ISSN 2330-717X

Ukraine Crisis And Its Impact On Transatlantic Relations – Analysis

By

By Vivek Mishra and Sameer Patil

Advertisement

The changing Transatlantic ties are at the core of the fundamental restructuring of the global order in the wake of the Russia–Ukraine war. The relations between the United States (US) and the European Union (EU) had reached their nadir during the Trump administration, with increasing protectionism and an inward-looking approach to foreign policy from Washington. Whilst the Biden administration had underscored bettering Euro-Atlantic ties as one of the core agendas of his administration, even he would not have anticipated its scale and speed of recalibration catapulted by the Russian invasion of Ukraine. As the war in Europe has continued, the transatlantic alliance has consolidated further. Albeit, this consolidation has not come without its risks, most prominently a Russian retaliation. Perhaps, the most detrimental aspect of strengthening the transatlantic relations in its current context is that it is inversely proportional to stability in Europe, especially eastern Europe.

Essentially, there are three prominently foreseeable ways in which the changing transatlantic relationship may change the strategic landscapes of the Euro-Atlantic and the Indo-Pacific theatres.

First, the US’ better relationship with its European partners sits well with Biden’s political design, and his administration’s goals and objectives. However, coming on the back of the Trump administration’s policies which sought to fundamentally reconfigure the foundations of the US relations with not just its transatlantic partners but its allies across the world, the Biden administration’s support to Ukraine has received bipartisan support, perceived as essential to restoring US influence abroad. This sense of restoration in America’s relationship with its important allies has provided political steam to President Biden back home, both from the perspectives of Congressional approval for funding to sustain US help to Ukraine as well as for his political fortunes in the approaching mid-term elections in November this year. Whilst this may be good for the great power politics of the US, it may not have the same significance for the stability of Europe. As such, bettering the relationship between the EU, the United Kingdom (UK) and their most important partner, the US is principally stacked against Russian interests given the former’s political, diplomatic and security assistance to the Ukrainian government, better transatlantic relationships may be working at cross-purposes with the stability in eastern Europe.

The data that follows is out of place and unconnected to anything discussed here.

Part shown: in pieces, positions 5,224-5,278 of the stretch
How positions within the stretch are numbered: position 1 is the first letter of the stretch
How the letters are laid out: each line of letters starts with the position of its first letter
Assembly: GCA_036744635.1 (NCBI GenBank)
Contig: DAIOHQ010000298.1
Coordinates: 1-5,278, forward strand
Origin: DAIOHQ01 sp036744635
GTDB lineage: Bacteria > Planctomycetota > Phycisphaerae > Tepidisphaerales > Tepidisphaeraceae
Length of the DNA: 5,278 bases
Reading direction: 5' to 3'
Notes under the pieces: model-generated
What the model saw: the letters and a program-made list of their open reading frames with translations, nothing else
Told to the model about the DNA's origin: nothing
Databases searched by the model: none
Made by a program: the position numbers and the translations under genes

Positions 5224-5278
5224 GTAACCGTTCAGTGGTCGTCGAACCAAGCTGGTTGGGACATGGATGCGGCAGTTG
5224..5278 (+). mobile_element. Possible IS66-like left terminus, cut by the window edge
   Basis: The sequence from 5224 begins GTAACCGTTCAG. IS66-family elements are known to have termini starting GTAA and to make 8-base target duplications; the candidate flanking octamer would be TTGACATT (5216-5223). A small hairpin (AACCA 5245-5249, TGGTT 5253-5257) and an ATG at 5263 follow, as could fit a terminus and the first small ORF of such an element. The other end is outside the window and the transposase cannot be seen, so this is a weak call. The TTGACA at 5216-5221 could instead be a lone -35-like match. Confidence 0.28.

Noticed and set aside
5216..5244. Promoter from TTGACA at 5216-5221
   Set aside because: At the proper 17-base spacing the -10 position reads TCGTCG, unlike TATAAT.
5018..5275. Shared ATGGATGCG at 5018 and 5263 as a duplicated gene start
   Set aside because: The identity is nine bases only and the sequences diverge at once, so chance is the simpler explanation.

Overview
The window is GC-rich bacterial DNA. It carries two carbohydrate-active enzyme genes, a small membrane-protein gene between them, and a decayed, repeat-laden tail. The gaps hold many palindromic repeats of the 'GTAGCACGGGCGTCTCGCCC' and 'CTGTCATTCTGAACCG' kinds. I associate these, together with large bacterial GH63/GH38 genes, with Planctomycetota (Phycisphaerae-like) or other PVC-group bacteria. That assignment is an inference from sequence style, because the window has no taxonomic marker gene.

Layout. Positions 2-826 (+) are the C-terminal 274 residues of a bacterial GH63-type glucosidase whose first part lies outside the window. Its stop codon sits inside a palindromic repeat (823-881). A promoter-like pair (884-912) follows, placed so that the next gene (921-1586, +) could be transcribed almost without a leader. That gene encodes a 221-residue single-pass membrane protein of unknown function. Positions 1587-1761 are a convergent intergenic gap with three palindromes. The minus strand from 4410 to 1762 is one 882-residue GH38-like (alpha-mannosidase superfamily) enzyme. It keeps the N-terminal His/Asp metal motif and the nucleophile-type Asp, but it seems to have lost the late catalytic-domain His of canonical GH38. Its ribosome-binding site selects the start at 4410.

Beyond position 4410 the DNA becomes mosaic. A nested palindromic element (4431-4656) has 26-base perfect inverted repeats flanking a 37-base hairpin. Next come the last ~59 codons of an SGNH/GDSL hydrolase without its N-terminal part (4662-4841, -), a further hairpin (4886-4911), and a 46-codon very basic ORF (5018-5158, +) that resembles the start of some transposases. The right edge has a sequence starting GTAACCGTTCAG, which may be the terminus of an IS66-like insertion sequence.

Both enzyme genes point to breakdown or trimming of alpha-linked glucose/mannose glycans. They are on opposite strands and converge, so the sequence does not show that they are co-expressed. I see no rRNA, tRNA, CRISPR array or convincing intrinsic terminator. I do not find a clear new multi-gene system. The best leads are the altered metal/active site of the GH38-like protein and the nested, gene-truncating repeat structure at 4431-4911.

Second, the crisis in Europe and recalibrations in the transatlantic relations are enforcing a new energy order with new partnerships based on energy demands, and new supply chains being established. For instance, Washington’s efforts to secure new energy supplies to make up for reduced energy flow from Russia to its European partners are already compelling recalibrations in the US relations with Saudi Arabia, the United Arab Emirates, Venezuela, and Colombia.

Third, because the strengthening of the transatlantic relations relationship is being enforced by Russian actions in Ukraine, this change is likely to compel a new power dispersal from the Indo-Pacific, which has received asymmetrically high strategic attention in the recent past. For the US, the opening of an active front in Europe with Russia will shift resource commitments away from the Indo-Pacific. From a transatlantic perspective, these changing commitments would also mean that there will be more European stakes in matters Indo-Pacific, something that the Biden administration’s Indo-Pacific policy has already hinted at.

Advertisement

There are two sides to the evolving debate on the ability of the US to compete on two strategic fronts simultaneously: Europe and the Indo-Pacific. Whilst the first focuses on the idea that the US is still the predominant military power and is capable of competing with both Russia and China in Eurasia and the Indo-Pacific simultaneously with equal or matchable capacities, the second school of thought argues that despite the overwhelming military and economic capacity, the US is incapable of competing with both China and Russia on two fronts, primarily because of greater Chinese capabilities as compared to Russia. Besides, the US’ ability to compete with China in the Indo-Pacific will require coordinating with a plethora of countries each having different sets of interests and agendas, quite unlike the European continent where the transatlantic alliances have over the years headed towards mutuality of interests.